The 1st comprehensive intake sixth form colleges in England were established at the end of the 1960s and have since proved popular with students, their parents, and other groups in the community. Until 1992, these colleges were controlled and funded by local education authorities (LEAs), but the Further and Higher Education Act, 1992 transferred all institutions within the sector to the Further Education Funding Council for England (FEFC), a national agency with strategic responsibility for the operation of general further education (FE) colleges. Later the FEFC's functions were taken over by the Learning and Skills Council (LSC), a reorganisation that included changes in the funding and supervision of sixth form colleges. Sixth form colleges take responsibility for their own employment, pensions and pay arrangements with the support and advice of the Sixth Form College Forum (SFCF). The Forum is made up of representative principals from SFCs across the UK. The Forum or Council, sets up several Committees to deliver its range of support services for SFCs as well as facilitating lobbying work with Central Government. Colleges for the most part do not charge full-time daytime students; however, adult students (most of whom attend evening classes) may have to pay a fee (for examinations, tutors' time and other costs). There are also some sixth form colleges in the independent sector, specialising in A levels for which fees are paid.-these are unconnected with the Council or the Forum.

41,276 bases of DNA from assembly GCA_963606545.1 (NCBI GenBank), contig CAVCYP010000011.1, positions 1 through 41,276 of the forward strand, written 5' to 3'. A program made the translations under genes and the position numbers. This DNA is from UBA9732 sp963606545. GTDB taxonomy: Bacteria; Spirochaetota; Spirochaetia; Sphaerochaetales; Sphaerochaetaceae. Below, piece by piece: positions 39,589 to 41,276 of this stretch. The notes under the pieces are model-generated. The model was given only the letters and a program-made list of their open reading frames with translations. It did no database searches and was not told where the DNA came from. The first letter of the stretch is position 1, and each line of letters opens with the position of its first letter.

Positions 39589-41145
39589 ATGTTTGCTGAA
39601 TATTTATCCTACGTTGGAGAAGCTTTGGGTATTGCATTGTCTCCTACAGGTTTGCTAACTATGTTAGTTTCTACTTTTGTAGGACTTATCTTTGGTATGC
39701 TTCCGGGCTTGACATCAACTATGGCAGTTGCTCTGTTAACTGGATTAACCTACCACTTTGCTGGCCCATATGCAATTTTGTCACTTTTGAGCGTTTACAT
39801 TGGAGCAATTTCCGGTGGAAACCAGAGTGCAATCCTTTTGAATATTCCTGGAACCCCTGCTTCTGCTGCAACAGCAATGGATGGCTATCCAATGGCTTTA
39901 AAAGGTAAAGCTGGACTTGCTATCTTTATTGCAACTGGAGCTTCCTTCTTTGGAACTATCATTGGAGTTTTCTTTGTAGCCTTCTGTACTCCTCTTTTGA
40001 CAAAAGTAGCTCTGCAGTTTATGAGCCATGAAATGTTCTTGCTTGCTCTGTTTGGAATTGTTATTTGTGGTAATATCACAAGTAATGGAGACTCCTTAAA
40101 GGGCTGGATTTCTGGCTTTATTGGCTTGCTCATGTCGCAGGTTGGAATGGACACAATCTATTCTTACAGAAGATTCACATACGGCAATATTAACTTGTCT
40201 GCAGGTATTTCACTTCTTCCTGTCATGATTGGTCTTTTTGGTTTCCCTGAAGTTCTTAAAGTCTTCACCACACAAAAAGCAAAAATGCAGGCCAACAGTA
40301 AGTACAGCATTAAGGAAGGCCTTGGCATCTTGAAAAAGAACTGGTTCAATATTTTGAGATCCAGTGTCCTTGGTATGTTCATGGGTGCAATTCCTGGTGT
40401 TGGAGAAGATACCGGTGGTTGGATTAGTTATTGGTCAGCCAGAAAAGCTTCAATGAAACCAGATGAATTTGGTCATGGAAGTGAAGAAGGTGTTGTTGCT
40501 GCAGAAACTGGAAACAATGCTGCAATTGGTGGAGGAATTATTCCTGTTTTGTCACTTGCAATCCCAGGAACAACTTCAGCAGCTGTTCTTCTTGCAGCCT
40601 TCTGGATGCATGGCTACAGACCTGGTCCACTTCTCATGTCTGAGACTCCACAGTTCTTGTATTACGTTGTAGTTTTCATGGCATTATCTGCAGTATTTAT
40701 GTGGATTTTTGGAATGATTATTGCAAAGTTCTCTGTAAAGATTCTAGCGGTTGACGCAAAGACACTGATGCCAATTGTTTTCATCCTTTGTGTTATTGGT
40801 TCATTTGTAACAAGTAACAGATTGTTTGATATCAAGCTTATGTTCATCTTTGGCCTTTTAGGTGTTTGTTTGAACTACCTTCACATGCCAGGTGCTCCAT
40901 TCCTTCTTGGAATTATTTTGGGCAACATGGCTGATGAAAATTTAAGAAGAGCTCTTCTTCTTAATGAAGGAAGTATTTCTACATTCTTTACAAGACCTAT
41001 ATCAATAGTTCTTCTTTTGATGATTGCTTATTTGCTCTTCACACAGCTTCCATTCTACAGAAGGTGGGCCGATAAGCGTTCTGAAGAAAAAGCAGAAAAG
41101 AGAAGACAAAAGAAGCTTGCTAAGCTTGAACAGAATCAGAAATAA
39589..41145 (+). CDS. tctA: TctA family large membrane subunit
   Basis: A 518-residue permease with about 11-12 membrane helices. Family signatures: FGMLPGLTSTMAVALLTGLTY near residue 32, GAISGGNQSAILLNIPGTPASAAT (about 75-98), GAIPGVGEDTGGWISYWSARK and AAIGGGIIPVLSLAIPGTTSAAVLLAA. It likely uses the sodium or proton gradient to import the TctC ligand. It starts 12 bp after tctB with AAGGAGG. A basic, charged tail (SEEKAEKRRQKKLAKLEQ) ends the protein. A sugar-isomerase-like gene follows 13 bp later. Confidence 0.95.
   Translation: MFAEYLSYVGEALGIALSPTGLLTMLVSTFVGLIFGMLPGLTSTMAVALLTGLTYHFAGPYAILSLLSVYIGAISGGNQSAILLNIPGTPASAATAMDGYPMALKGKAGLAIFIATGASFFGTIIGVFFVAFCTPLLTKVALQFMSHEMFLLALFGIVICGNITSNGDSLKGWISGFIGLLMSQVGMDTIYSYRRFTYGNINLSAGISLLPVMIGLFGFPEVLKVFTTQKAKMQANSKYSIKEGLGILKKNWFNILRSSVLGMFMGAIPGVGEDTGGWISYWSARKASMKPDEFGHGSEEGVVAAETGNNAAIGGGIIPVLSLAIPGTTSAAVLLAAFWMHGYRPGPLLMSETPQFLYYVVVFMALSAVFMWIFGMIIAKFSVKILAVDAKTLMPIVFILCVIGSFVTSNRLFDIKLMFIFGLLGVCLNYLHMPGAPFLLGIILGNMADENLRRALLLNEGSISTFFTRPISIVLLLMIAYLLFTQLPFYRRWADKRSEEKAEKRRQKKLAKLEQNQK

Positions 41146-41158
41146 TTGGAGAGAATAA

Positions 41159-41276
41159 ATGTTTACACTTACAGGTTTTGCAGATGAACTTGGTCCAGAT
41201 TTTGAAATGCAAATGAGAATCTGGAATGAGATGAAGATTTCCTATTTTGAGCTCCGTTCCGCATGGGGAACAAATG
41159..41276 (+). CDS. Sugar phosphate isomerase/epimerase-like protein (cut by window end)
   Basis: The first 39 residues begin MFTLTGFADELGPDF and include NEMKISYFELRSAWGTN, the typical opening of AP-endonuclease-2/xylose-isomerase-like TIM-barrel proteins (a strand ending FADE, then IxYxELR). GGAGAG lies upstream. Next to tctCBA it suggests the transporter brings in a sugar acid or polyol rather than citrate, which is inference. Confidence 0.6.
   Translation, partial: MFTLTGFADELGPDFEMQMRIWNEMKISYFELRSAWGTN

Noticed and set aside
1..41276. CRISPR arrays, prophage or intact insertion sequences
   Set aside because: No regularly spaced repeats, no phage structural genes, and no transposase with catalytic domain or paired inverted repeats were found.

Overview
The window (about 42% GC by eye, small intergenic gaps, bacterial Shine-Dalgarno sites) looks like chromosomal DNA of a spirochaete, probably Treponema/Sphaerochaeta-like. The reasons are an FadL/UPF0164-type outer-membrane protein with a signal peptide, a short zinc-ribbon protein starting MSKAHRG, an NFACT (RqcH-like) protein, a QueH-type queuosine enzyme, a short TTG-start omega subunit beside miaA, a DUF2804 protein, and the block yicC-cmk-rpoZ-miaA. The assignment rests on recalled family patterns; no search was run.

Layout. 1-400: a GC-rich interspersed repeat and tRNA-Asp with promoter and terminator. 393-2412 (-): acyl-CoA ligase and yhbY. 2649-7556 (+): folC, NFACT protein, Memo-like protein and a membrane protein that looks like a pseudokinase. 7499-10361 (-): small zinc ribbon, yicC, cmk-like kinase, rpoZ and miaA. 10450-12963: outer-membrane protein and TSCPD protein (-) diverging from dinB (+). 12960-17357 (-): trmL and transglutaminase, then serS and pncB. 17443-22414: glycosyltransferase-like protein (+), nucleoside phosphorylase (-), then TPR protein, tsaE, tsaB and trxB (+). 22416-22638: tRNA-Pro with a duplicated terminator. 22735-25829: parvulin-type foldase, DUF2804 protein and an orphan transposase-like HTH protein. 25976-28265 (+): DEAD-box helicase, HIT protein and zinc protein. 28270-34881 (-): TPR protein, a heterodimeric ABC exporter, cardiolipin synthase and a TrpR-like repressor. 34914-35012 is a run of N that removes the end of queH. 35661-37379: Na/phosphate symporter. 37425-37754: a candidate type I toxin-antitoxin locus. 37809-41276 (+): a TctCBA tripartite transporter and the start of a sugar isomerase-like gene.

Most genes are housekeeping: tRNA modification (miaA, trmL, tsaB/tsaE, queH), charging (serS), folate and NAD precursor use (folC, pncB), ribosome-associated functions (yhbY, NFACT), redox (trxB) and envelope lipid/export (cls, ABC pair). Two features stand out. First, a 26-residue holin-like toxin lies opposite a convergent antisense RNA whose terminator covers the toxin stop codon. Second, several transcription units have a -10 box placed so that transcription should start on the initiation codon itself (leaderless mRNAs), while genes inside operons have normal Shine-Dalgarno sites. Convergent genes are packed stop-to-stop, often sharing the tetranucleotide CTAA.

Read more about this topic: Sixth Form College
Other articles related to "england":
... although the accident occurred in Scotland, some of the injured subsequently died in England where the law was different ... In England the coroner investigates death and if the coroner's jury found that death was due to neglect then the coroner could indict charges of manslaughter against the named parties ... to conduct inquests on those who had died in England in the normal way ...
... The dish became popular in wider circles in London and South East England in the middle of the 19th century (Charles Dickens mentions a "fried fish warehouse" in Oliver Twist, first published in 1838 ... in 1865, while a Mr Lees pioneered the concept in the North of England, in Mossley, in 1863 ... fish business throughout London and the South of England in the latter part of the 19th century ...
... Main article National symbols of England The St George's Cross has been the national flag of England since the 13th century ... Lions featured on the Royal Arms of England ... The Tudor rose was adopted as a national emblem of England around the time of the Wars of the Roses as a symbol of peace ...
... War Prince Louis of France, the future King Louis VIII, invades England in support of the barons, landing in Thanet ... London without opposition, he is proclaimed, but not crowned, King of England at Old St Paul's Cathedral ... October 18 or 19 – John, King of England, dies at Newark Castle, Nottinghamshire he is succeeded by his nine-year-old son Henry, with William Marshal, Earl of Pembroke ...
Famous quotes containing the word england:
“Our king went forth to Normandy,
With grace and might of chivalry,
The God for him wrought marvellously,
Wherefore England may call and cry
Deo gratias, Deo gratias Anglia
Redde pro victoria.”
—Unknown. The Agincourt Carol (l. 16)